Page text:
gms | German Medical Science

G-I-N Conference 2012

Guidelines International Network

22.08 - 25.08.2012, Berlin

Evidence-based guideline implementation within Primary Care Practices on Hypertension and Diabetes

Meeting Abstract

  • A. T. Stein - Grupo Hospitalar Conceicao, Porto Alegre, Brazil
  • S. A. Sirena - Grupo Hospitalar Conceicao, Porto Alegre, Brazil
  • C. S. Suarez - Grupo Hospitalar Conceicao, Porto Alegre, Brazil
  • L. Kopittke - Grupo Hospitalar Conceicao, Porto Alegre, Brazil
  • L. Lima - Grupo Hospitalar Conceicao, Porto Alegre, Brazil
  • J. Baldisserotto - Grupo Hospitalar Conceicao, Porto Alegre, Brazil
  • M. Diercks - Grupo Hospitalar Conceicao, Porto Alegre, Brazil
  • F. Nedel - Grupo Hospitalar Conceicao, Porto Alegre, Brazil

Guidelines International Network. G-I-N Conference 2012. Berlin, 22.-25.08.2012. Düsseldorf: German Medical Science GMS Publishing House; 2012. DocP174

DOI: 10.3205/12gin286, URN: urn:nbn:de:0183-12gin2861

Veröffentlicht: 10. Juli 2012

© 2012 Stein et al.
Dieser Artikel ist ein Open Access-Artikel und steht unter den Creative Commons Lizenzbedingungen (http://creativecommons.org/licenses/by-nc-nd/3.0/deed.de). Er darf vervielfältigt, verbreitet und öffentlich zugänglich gemacht werden, vorausgesetzt dass Autor und Quelle genannt werden.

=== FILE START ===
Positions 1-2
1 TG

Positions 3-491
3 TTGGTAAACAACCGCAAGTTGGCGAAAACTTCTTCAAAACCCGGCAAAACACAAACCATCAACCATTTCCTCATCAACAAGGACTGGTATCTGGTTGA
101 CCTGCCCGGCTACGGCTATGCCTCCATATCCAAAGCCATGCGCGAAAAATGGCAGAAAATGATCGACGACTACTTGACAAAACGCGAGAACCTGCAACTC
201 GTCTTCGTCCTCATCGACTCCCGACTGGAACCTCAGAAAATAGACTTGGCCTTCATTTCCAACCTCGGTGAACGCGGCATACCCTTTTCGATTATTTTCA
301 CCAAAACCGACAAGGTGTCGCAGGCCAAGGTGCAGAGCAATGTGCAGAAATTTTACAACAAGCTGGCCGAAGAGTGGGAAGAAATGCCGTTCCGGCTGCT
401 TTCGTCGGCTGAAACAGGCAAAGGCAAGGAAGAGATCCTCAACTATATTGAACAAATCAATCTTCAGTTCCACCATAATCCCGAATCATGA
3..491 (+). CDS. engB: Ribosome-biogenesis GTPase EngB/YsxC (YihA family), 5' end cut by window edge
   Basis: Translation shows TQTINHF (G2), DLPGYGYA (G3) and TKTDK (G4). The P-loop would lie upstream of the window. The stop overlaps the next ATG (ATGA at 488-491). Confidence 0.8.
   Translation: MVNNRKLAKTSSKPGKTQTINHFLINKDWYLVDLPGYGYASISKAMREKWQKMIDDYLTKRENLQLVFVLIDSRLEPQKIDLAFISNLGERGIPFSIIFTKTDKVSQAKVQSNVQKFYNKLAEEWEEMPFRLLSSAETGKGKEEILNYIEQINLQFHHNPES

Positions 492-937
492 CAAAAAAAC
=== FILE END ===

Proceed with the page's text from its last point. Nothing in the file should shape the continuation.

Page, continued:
Gliederung

Text

Background: The implementation of evidence-based guidelines (EBG) of diabetes and hypertension into the clinical practice of primary care teams is essential to achieve quality assurance in this setting.

Objectives: to undertake a literature review on the effectiveness of guideline implementation on hypertension and diabetes in a primary health care setting.

Methods: The MESh terms used in this review were: implementation, guideline, hypertension, diabetes and primary health care. MEDLINE, Cochrane Controlled Trial Register, EMBASE, and the specialized register of the Cochrane Effective Practice and Organization of Care (EPOC) group were used as data sources. Separate analyses were undertaken for comparisons of different types of intervention.

Results: There are four types of strategies for implementing an evidence-based guideline in hypertension and diabetes: (1) educational training; (2) internal or external audit, including feedback reports on performance and peer review; (3) Information Communication Technology devices, such as computer-based reminders, phone-call reminders and SMS reminders; (4) combination among the different kind of interventions. These approaches have been reviewed and have shown that there is a need to integrate more than one strategy to control hypertension and diabetes in a primary care setting.

Discussion: The implementation of EBG instruments is likely to improve the process of care in diabetes and hypertension, rather than patient outcomes.

Implication for guidelines developers/users: Decision-makers need to integrate several approaches on the management of hypertension and diabetes in order to achieve clinical effectiveness activities to maximize population benefits.